Tag: <span>mammalian cell line development</span>

For decades, Chinese hamster ovary (CHO) cells have proven to be indispensable for the biopharmaceutical manufacturing industry, serving as cell factories that reliably produce grams per liter of recombinant proteins with the appropriate post-translational modifications and protein folding. However, one of the challenges of working with mammalian cells is that they are susceptible to viral contamination. Although the adoption of a wide range of risk mitigation strategies has made viral contamination a rare event, staggering costs and a shortage of life-saving medicines can result when these prevention strategies do fail, as demonstrated by a number of high-profile contamination events within the industry…

Manufacturing Risk Analysis and Management

Since the first approval for human use of a recombinant protein therapeutic, this sector of the pharmaceutical market has grown rapidly. The first approved protein therapeutics were small, non-glycosylated proteins such as insulin and human growth hormone; they were produced in bacterial systems. With the advent of mammalian cell-based production systems, it became possible to produce more complex, glycosylated proteins for use as recombinant therapeutics…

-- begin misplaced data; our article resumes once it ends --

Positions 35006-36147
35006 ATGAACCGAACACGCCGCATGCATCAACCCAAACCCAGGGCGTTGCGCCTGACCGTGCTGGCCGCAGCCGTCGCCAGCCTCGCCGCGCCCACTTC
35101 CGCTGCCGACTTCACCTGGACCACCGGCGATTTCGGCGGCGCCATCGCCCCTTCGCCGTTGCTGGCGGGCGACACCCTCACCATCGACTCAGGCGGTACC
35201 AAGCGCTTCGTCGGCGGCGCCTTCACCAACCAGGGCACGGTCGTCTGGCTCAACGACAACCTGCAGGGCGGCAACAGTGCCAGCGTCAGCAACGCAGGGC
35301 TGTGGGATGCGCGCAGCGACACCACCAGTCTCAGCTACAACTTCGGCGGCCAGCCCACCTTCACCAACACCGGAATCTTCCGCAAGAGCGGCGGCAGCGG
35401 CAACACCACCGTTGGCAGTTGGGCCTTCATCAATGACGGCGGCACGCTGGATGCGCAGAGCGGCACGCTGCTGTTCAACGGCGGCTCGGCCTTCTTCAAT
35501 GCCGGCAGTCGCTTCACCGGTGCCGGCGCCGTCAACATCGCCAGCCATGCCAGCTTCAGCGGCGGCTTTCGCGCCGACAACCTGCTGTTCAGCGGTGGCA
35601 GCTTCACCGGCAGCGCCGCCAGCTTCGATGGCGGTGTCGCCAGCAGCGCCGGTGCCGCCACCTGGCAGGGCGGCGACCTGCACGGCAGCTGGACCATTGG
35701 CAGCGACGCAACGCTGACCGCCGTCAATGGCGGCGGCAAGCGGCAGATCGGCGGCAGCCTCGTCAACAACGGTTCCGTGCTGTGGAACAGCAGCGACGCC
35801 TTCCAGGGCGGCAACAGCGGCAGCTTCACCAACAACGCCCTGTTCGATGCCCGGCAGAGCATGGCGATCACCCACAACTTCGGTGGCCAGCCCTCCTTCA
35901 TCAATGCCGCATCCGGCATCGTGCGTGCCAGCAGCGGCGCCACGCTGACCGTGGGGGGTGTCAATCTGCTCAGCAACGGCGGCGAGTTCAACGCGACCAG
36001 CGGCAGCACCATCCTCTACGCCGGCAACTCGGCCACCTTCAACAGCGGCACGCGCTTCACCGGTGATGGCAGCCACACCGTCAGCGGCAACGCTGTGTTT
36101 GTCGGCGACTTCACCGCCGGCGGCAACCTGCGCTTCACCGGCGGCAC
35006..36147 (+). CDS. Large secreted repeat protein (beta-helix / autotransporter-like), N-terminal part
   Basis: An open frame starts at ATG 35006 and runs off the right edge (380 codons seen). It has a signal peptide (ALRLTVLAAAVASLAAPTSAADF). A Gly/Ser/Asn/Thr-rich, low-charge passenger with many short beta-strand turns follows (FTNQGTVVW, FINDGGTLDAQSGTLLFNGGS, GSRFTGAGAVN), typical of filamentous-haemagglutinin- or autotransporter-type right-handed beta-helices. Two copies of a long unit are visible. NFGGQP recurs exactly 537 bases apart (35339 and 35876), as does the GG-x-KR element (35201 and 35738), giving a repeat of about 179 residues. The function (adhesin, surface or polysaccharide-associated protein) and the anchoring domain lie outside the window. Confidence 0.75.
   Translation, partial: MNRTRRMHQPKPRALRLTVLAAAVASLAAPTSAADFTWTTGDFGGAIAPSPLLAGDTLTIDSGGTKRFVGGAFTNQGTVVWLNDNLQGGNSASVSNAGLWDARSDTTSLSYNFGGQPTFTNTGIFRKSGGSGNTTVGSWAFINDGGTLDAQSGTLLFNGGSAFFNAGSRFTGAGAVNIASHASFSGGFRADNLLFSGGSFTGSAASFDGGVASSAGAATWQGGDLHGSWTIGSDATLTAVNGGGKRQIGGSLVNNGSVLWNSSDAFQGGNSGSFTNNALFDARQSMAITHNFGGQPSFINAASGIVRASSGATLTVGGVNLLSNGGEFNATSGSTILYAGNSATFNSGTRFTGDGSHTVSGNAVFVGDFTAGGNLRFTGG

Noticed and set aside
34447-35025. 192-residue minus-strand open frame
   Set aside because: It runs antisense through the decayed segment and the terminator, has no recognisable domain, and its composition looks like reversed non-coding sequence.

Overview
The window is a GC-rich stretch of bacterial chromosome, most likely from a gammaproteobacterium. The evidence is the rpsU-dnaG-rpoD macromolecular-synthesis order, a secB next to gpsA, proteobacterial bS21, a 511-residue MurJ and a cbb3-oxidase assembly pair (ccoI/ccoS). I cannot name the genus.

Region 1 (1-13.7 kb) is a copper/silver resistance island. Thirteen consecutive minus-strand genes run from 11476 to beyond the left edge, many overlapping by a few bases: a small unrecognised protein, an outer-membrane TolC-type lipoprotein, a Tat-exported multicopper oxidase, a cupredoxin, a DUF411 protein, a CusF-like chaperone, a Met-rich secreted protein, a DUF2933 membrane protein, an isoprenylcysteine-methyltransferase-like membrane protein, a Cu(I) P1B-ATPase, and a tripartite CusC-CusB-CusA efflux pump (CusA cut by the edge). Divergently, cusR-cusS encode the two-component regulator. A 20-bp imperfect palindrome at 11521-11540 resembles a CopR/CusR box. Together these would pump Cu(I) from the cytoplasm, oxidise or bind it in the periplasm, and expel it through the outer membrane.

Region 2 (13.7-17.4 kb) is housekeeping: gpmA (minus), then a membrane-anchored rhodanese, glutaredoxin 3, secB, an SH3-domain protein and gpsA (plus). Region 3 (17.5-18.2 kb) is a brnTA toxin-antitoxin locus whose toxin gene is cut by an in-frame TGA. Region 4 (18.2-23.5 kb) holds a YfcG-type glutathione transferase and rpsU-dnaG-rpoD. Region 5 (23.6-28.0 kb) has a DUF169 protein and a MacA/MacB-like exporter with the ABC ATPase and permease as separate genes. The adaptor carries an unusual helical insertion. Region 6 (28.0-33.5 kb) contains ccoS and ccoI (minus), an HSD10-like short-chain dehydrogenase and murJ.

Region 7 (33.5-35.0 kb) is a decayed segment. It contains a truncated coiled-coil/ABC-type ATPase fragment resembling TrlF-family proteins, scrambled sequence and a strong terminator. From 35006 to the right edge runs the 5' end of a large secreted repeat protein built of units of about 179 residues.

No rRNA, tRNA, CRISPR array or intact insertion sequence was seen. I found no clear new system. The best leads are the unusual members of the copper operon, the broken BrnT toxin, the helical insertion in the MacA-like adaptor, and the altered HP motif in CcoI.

Biologics Production

Biopharmaceutical companies are constantly evaluating new methods for mammalian cell line development that provide benefits such as shorter timelines, improved consistency, higher production, better genetic stability, and increased flexibility. Each of these advantages extends a large cost benefit to companies as their recombinant protein products are moved from development into the clinic and finally to commercial launch. A versatile system has been developed that is capable of transferring genes of interest into a wide variety of mammalian host cells and offers a number of the above advantages over other methods. The system, which is referred to as GPEx‚ĄĘ (an acronym for ‚Äúgene product expression‚ÄĚ), utilizes replication-defective retroviral vectors, derived from Moloney murine leukemia virus (MLV) and pseudotyped with vesicular stomatitis virus G protein (VSV-G), to stably insert single copies of genes into dividing cells‚Ķ

Biologics Production Viral Vectors